Kuih Bahulu: The Perfect Cake to Go with Tea & Coffee
Kuih Bahulu, also known as Baulu or Bolu, is a cherished traditional Malay sponge cake that holds a special place in the hearts of Malaysians, particularly during festive seasons. This delightful cake shares a resemblance in concept to the famous French madeleine. Traditionally, Kuih Bahulu is baked in molds of various sizes and shapes. One of the most commonly found variations is the Bahulu Cermai, which features a charming star or flower shape, reminiscent of the local fruit Buah Cermai used in sambal belacan. Another beloved shape is the fish-shaped Bahulu Ikan.
Believed to have originated during the colonial era on the Malay Peninsula, the term “bahulu” likely derived from the Portuguese word “bolo,” meaning cake, particularly sponge cake.
Kuih Bahulu boasts a slightly crusty outer layer and a soft, tender interior. It possesses a mildly dry texture with a delicate sweetness. These attributes contribute to its extended shelf life, allowing it to be stored at room temperature for up to a month.
To prepare Kuih Bahulu, a batter is created using wheat flour, eggs, and sugar. Depending on the recipe and desired outcome, additional ingredients such as corn starch, baking powder, soda water, cream soda, vanilla essence, or salt may be included. To prevent the cake from sticking to the mould, the mould needs to be seasoned by coating it with oil (commonly cooking oil, coconut oil, or butter) and heating it until very hot. Once the mould is seasoned, the batter can be poured into it and baked until the Kuih Bahulu cakes turn a golden brown. Traditionally, these cakes were baked on hot sand heated by wood fire.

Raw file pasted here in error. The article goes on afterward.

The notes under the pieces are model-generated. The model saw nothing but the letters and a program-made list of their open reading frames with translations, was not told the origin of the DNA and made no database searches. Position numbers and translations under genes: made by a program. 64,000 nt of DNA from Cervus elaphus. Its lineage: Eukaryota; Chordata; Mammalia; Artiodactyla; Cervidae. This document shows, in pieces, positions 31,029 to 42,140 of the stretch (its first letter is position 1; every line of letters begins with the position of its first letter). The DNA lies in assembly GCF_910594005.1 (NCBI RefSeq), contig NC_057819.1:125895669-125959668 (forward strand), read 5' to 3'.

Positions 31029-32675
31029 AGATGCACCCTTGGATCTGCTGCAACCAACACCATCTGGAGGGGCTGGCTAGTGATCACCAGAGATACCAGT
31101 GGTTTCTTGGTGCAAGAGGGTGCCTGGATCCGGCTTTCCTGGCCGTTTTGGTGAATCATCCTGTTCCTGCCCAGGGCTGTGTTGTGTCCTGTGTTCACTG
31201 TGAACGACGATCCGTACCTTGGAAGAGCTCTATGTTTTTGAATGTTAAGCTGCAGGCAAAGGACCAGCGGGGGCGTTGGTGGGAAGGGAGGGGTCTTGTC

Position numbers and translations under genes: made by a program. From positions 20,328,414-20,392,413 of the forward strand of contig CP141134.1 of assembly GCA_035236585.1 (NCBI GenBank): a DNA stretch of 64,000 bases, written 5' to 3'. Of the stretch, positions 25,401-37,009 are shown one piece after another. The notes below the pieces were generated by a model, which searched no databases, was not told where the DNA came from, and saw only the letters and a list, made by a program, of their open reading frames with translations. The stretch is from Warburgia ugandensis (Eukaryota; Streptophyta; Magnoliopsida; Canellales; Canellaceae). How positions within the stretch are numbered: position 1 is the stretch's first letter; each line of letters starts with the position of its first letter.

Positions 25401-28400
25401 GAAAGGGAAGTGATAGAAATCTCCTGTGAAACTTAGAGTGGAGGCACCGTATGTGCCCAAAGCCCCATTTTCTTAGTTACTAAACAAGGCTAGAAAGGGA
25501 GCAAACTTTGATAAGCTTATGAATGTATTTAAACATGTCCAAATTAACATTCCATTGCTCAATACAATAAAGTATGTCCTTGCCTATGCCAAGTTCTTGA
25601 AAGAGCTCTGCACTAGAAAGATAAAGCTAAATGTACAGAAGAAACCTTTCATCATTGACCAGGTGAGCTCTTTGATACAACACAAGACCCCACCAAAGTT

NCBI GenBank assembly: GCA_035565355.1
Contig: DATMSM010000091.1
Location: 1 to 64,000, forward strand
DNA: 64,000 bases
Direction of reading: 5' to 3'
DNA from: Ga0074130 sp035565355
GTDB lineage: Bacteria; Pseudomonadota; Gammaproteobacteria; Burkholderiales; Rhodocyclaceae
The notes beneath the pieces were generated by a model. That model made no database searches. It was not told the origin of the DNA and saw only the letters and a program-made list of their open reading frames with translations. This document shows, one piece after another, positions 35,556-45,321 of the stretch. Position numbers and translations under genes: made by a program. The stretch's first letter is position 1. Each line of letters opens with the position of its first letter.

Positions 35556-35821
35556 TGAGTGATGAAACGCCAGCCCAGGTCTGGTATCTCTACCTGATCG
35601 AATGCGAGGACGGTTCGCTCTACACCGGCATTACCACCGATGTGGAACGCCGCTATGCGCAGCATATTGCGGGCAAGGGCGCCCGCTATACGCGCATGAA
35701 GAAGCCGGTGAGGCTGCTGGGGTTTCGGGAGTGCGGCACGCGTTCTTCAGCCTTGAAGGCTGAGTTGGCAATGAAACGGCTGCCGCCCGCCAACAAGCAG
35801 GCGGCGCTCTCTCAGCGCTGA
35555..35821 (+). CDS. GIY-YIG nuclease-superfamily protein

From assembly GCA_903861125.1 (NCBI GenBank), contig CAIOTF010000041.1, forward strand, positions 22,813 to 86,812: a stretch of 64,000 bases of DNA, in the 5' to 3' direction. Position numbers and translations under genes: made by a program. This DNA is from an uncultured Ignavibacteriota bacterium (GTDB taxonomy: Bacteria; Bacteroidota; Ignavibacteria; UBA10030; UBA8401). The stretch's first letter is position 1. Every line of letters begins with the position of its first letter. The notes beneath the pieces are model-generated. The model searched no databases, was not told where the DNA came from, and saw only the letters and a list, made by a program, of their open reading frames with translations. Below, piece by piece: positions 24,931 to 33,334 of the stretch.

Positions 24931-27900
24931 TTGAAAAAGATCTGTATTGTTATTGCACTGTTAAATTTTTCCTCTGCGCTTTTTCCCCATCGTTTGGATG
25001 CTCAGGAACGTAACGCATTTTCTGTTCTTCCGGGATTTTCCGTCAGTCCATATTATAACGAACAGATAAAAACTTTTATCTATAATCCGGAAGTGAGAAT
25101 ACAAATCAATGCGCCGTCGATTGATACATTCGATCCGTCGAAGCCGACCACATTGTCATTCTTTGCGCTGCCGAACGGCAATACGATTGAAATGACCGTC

Over time, the recipe has adapted to suit modern Malaysian preferences and lifestyles. Today, Kuih Bahulu comes in a delightful array of flavours such as pandan, cappuccino, chocolate chips, strawberry, durian, green tea, and more.
Kuih Bahulu is commonly enjoyed during festivals such as Aidilfitri (Eid al-Fitr) and Chinese New Year, where it is served as a delectable snack for guests. It can be savoured either hot or cold, and its characteristic dryness makes it a perfect accompaniment to tea and coffee. Some individuals even enjoy dunking the cake into their beverages before indulging in its delightful flavours. In Indonesia, this cake is known as Kue Bolu Kering, meaning “dry cake.” Embrace the tradition and delight in the flavours of Kuih Bahulu, a beloved Malaysian treat that celebrates the cultural diversity and culinary richness of the region.